2 Samuel 7:1-5,8-12,14,16; Psalm 89:2-5,27-29; Romans 16:25-27; Luke 1:26-38
In sixth-century China, there lived a man named Lau Tzu, who lived a simple life. In poor health, he wants to leave his native land to go to a place of solitude where he can contemplate his coming death. He receives permission to leave but on one condition. He must leave behind anything of value in his possession. He has no money and no things of material worth. All he has is a collection of eighty-one Wisdom Statements he had written over the years. Among those statements that he left is this pearl:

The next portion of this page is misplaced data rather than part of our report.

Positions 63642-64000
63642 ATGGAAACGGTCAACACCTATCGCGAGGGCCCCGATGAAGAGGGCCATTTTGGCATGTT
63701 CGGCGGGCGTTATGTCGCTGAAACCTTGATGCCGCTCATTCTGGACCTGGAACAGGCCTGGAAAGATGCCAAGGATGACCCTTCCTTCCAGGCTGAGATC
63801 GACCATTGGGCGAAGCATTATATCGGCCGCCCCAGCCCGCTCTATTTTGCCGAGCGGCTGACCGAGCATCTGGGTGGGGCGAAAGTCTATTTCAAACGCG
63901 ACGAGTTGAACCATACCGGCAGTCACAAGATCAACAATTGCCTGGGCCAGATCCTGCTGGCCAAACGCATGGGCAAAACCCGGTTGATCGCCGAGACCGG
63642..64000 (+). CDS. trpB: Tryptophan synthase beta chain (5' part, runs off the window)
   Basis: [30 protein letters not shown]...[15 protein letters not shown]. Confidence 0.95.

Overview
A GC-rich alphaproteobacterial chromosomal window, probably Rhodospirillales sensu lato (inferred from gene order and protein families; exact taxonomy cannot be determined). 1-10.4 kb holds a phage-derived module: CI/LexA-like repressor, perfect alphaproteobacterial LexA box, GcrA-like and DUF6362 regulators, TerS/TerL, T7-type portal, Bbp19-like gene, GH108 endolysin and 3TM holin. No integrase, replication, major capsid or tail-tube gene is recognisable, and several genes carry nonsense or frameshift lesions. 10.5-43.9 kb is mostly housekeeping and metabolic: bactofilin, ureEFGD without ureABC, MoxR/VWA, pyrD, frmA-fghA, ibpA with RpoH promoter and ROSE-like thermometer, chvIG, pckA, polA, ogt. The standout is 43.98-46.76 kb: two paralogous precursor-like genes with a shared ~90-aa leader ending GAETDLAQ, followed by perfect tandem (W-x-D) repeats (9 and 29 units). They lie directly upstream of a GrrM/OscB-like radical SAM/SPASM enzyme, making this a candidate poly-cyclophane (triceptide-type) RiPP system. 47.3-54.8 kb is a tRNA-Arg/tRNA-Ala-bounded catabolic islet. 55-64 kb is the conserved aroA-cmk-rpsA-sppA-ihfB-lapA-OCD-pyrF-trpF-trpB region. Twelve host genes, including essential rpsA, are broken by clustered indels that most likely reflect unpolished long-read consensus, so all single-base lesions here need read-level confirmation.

Everyone says that my way of life is the way of a simpleton. Being the way of a simpleton is what makes it worthwhile. If it were not the way of a simpleton, it would long ago have been worthless. Three possessions of a simpleton I choose and I cherish.
When a man cares, he is unafraid.
When he is fair, he leaves enough for others.
When he is humble,…